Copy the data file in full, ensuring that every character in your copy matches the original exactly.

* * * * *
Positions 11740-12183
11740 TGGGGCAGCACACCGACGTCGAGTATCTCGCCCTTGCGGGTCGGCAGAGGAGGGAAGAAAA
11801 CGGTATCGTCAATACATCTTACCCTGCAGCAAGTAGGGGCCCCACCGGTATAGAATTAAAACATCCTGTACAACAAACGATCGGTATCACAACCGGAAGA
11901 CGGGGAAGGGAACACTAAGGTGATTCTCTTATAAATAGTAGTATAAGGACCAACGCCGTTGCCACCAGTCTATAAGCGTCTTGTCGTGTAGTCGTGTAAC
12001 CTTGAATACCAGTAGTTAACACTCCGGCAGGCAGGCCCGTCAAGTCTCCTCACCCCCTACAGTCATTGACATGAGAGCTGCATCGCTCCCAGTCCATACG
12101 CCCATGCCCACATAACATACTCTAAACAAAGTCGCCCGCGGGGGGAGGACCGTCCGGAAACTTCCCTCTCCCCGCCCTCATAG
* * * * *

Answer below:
Positions 11740-12183
11740 TGGGGCAGCACACCGACGTCGAGTATCTCGCCCTTGCGGGTCGGCAGAGGAGGGAAGAAAA
11801 CGGTATCGTCAATACATCTTACCCTGCAGCAAGTAGGGGCCCCACCGGTATAGAATTAAAACATCCTGTACAACAAACGATCGGTATCACAACCGGAAGA
11901 CGGGGAAGGGAACACTAAGGTGATTCTCTTATAAATAGTAGTATAAGGACCAACGCCGTTGCCACCAGTCTATAAGCGTCTTGTCGTGTAGTCGTGTAAC
12001 CTTGAATACCAGTAGTTAACACTCCGGCAGGCAGGCCCGTCAAGTCTCCTCACCCCCTACAGTCATTGACATGAGAGCTGCATCGCTCCCAGTCCATACG
12101 CCCATGCCCACATAACATACTCTAAACAAAGTCGCCCGCGGGGGGAGGACCGTCCGGAAACTTCCCTCTCCCCGCCCTCATAG